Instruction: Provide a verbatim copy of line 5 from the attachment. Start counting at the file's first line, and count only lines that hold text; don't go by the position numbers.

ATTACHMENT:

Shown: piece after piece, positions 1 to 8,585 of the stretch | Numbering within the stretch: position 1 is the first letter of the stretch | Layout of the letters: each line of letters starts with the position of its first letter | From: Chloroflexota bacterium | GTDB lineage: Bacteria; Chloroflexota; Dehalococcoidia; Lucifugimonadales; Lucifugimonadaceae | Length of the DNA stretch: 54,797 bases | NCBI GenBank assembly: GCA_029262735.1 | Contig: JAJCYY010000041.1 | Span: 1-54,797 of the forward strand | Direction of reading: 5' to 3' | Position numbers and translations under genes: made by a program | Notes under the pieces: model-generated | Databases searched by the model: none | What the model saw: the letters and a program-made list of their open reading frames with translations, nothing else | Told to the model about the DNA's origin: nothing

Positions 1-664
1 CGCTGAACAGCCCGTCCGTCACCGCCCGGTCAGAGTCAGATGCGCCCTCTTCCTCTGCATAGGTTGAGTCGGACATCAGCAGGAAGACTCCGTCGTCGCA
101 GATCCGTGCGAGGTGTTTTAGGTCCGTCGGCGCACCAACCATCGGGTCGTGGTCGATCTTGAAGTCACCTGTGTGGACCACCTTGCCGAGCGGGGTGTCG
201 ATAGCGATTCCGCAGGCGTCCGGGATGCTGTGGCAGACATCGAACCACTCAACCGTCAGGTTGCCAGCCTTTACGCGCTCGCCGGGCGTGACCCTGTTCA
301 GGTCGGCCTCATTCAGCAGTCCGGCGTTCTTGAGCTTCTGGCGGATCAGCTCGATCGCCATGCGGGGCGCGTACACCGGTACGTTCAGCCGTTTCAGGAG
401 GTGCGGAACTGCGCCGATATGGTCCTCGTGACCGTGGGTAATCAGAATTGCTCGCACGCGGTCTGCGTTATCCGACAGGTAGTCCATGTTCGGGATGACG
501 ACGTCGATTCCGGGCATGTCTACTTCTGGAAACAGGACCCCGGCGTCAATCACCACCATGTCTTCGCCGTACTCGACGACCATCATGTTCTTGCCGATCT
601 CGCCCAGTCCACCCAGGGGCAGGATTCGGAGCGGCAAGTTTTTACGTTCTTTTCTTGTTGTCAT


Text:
201 ATAGCGATTCCGCAGGCGTCCGGGATGCTGTGGCAGACATCGAACCACTCAACCGTCAGGTTGCCAGCCTTTACGCGCTCGCCGGGCGTGACCCTGTTCA